Prayerless: Does that mean you believe, like the Heidelberg Catechism says, that nothing comes about by chance, but only by God's design and plan?
Prayerful: Yes, I believe that's what the Bible teaches. Job prays, "No purpose of Yours can be thwarted" (42:2). There are lots of texts like that.
Prayerless: Then why do you pray?
Prayerful: I don't see the problem. Why shouldn't we pray?
Prayerless: Well, if God ordains and controls everything, then what he plans from of old will come to pass, right?
Prayerless: So it's going to come to pass whether you pray or not, right?
Prayerful: That depends on whether God ordained for it to come to pass in answer to prayer. If God predestined that something happen in answer to prayer, it won't happen without prayer.
Prayerless: Wait a minute, this is confusing. Are you saying that every answer to prayer is predestined?
Prayerful: Yes it is. It's predestined as an answer to prayer.
Prayerless: So if the prayer doesn't happen, the answer doesn't happen?
Prayerful: That's right.
Prayerless: So the event is contingent on our praying for it to happen?
Prayerful: Yes. I take it that by contingent you mean prayer is a real reason that the event happens, and without the prayer the event would not happen.
Prayerless: Yes, that's what I mean. But how can an event be contingent on my prayer and still be eternally fixed and predestined by God?
Prayerful: Because your prayer is as fixed as the predestined answer.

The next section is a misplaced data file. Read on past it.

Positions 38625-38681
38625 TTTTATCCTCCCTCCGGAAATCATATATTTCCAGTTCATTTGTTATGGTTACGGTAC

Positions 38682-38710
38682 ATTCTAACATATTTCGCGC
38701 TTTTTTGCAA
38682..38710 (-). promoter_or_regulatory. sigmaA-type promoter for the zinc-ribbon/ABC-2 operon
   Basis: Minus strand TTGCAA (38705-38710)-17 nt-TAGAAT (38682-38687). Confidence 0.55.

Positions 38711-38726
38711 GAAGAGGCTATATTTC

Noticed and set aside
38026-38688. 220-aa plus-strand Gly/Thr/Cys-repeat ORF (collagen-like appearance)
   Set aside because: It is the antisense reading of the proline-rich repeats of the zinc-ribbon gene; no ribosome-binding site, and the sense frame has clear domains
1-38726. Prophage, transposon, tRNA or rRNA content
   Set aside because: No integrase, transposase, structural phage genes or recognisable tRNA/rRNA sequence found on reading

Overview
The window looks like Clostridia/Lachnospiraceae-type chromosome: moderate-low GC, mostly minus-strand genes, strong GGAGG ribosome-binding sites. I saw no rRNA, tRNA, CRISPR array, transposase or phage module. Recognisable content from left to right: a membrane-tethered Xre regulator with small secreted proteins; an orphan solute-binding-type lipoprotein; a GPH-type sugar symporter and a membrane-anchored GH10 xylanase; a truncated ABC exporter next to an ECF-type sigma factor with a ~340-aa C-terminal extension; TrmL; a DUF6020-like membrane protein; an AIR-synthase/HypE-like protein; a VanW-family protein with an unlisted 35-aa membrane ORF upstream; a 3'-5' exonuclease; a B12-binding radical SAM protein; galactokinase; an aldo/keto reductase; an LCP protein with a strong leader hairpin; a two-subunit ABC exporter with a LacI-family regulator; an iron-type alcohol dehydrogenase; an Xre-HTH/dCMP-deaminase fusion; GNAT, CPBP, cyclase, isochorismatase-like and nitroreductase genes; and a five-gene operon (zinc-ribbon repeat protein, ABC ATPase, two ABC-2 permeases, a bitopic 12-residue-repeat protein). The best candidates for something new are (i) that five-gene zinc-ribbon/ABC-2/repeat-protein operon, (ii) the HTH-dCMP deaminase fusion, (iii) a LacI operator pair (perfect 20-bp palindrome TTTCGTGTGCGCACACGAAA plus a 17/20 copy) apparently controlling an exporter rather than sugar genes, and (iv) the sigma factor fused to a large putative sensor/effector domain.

Prayerful: It's not complicated. God providentially ordains all events. God never ordains an event without a cause. The cause is also an event. Therefore the cause is also foreordained. So you cannot say that the event will happen if the cause doesn't because God has ordained otherwise. The event will happen if the cause happens.
Prayerless: So what you are saying is that answers to prayer are always ordained as effects of prayer, which is one of the causes, and that God predestined the answer only as an effect of the cause.
Prayerful: That's right. Since both the cause and the effect are ordained together, you can't say that the effect will happen even if the cause doesn't, because God doesn't ordain effects without causes.
Prayerless: Can you give some examples?
Prayerful: I agree. Why not?
Prayerless: Because the brightness of the sun comes from the fire.
Prayerful: Right. That's the way I think about answers to prayer. They are the brightness and prayer is the fire. God has established the universe so that in large measure it runs by prayer, the same way he has established brightness so that in large measure it happens by fire. Doesn't that make sense?
Prayerless: I think it does.
Prayerful: Then let's stop thinking up problems and go with what the Scriptures say: "Ask and you will receive" (John 16:24), and "You do not have, because you do not ask" (James 4:2).
May knowing that God ordains to accomplish great things through the prayers of His people fuel the fire of our prayers!